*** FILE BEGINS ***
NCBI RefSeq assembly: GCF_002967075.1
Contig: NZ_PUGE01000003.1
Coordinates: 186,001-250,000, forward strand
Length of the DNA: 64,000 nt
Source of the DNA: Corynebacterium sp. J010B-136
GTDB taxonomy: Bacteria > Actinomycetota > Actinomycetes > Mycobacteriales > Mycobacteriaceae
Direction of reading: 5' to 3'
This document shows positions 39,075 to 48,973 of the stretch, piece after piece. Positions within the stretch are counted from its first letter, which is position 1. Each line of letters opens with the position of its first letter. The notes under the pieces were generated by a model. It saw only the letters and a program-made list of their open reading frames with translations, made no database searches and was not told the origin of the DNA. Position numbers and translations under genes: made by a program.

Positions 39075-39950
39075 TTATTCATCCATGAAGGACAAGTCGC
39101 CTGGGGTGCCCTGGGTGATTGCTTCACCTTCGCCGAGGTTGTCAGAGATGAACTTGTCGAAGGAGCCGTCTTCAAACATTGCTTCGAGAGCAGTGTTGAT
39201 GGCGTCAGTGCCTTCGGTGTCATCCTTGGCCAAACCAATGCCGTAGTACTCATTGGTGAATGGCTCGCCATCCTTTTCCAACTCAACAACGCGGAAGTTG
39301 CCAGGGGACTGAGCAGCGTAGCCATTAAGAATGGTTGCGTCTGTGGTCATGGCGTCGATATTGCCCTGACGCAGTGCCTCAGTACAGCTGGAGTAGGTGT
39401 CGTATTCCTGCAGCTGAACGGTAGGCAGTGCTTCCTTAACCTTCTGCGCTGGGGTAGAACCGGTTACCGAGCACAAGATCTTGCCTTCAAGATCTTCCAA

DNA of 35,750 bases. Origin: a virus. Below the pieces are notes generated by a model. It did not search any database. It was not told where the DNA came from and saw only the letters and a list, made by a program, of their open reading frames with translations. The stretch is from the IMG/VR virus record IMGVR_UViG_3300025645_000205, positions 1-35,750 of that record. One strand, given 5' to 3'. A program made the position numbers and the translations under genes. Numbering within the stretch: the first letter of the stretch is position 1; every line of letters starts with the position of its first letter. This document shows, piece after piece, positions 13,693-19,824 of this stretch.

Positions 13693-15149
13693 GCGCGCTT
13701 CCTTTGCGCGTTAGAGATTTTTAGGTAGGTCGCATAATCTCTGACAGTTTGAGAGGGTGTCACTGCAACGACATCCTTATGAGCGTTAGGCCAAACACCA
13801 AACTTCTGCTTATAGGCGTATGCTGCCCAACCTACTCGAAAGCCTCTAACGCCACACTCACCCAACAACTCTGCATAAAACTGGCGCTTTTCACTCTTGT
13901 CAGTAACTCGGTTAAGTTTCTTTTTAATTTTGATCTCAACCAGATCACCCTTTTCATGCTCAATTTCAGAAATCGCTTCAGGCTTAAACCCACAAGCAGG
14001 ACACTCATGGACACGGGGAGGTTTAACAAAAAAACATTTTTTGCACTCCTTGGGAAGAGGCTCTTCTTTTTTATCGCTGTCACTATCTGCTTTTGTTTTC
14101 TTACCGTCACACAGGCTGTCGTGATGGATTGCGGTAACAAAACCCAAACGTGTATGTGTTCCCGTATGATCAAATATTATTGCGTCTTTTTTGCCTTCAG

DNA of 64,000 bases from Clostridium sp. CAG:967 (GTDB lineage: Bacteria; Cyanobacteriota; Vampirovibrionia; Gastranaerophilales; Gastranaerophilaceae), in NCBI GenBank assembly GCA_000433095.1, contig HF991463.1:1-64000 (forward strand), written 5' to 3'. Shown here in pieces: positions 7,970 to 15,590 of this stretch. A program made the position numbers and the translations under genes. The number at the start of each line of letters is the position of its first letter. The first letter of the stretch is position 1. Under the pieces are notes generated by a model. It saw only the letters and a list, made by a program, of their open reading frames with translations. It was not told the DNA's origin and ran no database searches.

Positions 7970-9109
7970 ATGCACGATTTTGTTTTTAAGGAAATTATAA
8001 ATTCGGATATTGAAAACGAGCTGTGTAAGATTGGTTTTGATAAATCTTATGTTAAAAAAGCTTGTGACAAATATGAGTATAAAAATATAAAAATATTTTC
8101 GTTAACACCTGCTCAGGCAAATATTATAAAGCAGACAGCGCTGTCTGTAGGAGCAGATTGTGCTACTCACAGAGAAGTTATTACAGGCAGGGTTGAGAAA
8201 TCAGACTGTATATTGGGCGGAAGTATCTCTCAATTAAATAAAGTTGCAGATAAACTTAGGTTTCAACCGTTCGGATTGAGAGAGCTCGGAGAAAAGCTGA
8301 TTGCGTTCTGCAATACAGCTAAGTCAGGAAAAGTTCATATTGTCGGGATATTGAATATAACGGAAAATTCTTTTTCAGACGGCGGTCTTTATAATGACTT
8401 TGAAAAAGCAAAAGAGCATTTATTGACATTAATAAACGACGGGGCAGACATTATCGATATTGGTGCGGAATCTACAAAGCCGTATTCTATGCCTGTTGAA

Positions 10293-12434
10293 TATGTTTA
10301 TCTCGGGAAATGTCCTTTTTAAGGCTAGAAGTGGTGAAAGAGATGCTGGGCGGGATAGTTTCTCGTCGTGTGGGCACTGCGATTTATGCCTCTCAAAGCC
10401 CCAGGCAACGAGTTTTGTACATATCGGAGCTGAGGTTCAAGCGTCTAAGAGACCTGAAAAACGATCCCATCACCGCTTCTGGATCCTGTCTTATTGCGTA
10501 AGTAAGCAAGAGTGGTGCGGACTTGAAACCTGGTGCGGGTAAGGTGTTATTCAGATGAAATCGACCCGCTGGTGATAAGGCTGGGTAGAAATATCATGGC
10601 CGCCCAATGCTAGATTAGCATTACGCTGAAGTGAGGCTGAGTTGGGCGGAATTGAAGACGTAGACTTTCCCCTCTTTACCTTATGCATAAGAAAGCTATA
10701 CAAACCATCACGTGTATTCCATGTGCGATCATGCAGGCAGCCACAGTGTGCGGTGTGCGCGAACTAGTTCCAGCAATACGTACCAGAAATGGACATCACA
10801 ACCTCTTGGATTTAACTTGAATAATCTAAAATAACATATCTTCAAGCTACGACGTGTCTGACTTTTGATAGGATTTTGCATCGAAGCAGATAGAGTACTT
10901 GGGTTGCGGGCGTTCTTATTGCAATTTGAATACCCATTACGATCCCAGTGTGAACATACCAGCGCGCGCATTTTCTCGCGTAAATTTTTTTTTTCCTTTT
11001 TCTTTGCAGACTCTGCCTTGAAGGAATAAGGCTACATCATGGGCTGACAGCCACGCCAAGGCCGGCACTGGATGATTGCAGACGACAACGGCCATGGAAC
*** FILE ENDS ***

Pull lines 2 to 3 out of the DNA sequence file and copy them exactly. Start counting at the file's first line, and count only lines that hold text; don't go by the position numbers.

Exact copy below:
Contig: NZ_PUGE01000003.1
Coordinates: 186,001-250,000, forward strand